Useful Bible Studies > 2 Samuel Commentary > chapter 21

The murder of Gibeon’s people

2 Samuel 21:1

When he was king, Saul was guilty of many terrible crimes. His grandson, Mephibosheth, said that the whole family deserved to die as a punishment (19:28). One of Saul’s worst crimes was the murder of most of the people from Gibeon. Those people did not belong to Israel; their families came from the nations that formerly lived in the country. Several centuries earlier, Israel’s people had promised not to kill them, in a peace agreement (Joshua 9:15).

Gibeon’s people had lied to obtain that peace agreement. Still, even centuries later, the promises in that agreement mattered to God. So, when Saul murdered so many of them, the people in Gibeon called to God. They appealed to God to act as their judge.

David then became king, and several more years passed. Still, he did nothing to deal with this matter. It was not even clear what he could do: Saul was already dead. However, the Bible says that murder ruins the land (Numbers 35:33). In addition, the promises that Israel’s people made to Gibeon’s people, like God’s promises to Israel, affected the land.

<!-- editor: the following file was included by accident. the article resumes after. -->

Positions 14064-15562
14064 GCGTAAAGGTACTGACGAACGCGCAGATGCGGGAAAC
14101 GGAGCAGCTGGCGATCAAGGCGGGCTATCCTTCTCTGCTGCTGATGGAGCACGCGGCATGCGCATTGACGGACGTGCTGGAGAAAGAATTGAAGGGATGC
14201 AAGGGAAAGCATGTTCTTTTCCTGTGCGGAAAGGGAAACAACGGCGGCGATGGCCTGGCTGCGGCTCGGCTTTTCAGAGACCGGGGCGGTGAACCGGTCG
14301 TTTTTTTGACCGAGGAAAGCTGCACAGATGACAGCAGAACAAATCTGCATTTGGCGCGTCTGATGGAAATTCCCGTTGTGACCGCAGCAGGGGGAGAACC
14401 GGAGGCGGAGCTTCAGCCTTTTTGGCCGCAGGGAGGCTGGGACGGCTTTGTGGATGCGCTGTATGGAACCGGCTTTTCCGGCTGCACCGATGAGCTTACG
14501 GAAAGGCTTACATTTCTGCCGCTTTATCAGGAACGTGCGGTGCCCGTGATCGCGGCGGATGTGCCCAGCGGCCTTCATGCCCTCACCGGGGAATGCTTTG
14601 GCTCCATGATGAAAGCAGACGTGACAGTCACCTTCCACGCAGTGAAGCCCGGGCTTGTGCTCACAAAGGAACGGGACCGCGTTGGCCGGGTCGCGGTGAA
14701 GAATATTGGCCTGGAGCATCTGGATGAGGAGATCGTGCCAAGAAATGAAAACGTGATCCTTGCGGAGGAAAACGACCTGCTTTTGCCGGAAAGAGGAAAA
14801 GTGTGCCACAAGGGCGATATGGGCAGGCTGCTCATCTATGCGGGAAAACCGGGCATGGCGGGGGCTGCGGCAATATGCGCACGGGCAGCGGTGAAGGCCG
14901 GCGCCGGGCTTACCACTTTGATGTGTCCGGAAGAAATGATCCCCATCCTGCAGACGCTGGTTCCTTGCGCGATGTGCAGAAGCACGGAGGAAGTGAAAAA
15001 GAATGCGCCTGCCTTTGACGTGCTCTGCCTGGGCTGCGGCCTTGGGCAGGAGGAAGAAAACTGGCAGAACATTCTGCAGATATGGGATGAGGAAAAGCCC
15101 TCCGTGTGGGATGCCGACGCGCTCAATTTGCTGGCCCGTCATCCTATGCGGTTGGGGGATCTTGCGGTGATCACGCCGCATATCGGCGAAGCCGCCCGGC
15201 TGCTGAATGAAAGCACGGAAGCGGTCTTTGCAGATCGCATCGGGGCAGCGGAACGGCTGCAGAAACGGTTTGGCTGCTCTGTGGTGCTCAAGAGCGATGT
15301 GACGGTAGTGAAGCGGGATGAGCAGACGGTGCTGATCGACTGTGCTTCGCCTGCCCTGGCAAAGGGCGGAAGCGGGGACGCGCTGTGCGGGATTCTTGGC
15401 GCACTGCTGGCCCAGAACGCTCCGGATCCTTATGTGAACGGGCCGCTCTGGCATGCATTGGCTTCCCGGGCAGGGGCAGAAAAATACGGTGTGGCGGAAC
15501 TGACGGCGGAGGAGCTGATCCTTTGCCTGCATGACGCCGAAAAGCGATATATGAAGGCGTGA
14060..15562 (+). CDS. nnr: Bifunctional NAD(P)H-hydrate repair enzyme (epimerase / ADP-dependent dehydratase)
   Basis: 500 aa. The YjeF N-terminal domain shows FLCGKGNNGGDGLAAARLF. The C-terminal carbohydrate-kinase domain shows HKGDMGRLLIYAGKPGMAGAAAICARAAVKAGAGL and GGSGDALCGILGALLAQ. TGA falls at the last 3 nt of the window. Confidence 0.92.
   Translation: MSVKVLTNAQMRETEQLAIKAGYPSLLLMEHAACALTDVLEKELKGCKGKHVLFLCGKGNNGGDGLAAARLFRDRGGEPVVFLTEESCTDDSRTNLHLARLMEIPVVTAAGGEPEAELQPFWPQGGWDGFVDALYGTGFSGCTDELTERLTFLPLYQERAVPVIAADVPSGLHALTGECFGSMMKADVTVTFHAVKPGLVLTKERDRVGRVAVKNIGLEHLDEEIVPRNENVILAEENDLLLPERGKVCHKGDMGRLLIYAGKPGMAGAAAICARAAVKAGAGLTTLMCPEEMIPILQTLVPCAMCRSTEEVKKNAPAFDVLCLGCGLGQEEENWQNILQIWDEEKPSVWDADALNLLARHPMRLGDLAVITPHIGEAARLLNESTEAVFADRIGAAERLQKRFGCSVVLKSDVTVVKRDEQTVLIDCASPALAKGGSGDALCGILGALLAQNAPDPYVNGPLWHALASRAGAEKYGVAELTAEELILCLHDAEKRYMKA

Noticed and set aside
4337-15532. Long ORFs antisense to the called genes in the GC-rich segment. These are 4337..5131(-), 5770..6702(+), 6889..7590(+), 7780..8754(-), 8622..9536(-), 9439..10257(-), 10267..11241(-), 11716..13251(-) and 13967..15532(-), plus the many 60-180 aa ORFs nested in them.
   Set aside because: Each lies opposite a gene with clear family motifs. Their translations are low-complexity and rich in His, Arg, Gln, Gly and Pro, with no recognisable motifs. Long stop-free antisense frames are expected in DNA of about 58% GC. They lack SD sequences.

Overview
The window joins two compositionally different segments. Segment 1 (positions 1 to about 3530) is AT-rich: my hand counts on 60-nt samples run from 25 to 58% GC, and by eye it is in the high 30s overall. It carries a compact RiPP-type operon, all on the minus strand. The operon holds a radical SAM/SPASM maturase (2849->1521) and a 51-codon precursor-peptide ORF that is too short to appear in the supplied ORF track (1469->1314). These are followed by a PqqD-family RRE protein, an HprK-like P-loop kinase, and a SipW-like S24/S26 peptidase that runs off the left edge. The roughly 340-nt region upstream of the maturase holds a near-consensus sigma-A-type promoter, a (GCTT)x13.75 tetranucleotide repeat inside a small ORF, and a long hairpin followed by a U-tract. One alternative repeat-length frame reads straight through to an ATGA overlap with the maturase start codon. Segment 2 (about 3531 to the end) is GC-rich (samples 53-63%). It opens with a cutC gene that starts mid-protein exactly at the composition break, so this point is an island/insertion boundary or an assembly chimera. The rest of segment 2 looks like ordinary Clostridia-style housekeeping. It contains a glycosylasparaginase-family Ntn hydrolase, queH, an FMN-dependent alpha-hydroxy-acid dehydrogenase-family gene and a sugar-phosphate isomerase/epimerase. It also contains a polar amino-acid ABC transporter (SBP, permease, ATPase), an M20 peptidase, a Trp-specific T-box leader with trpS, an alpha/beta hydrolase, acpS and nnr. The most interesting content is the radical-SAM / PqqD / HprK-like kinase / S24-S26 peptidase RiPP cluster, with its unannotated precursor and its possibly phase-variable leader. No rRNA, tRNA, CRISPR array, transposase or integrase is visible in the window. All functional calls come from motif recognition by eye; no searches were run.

So, in the end, there started to be troubles in Israel. Those troubles happened in the relationship between the sky and land, between heaven and earth, and between God and his people. Enough rain did not fall (compare 2 Samuel 21:10); the ground became dry, and the crops gave a poor harvest. This continued for three years, and David prayed about it. God showed him that the reason for these troubles was the murder of the people from Gibeon. God had heard their desperate appeals for help, and David must now deal with the matter.

Next part: A crime without remedy (2 Samuel 21:2-4)


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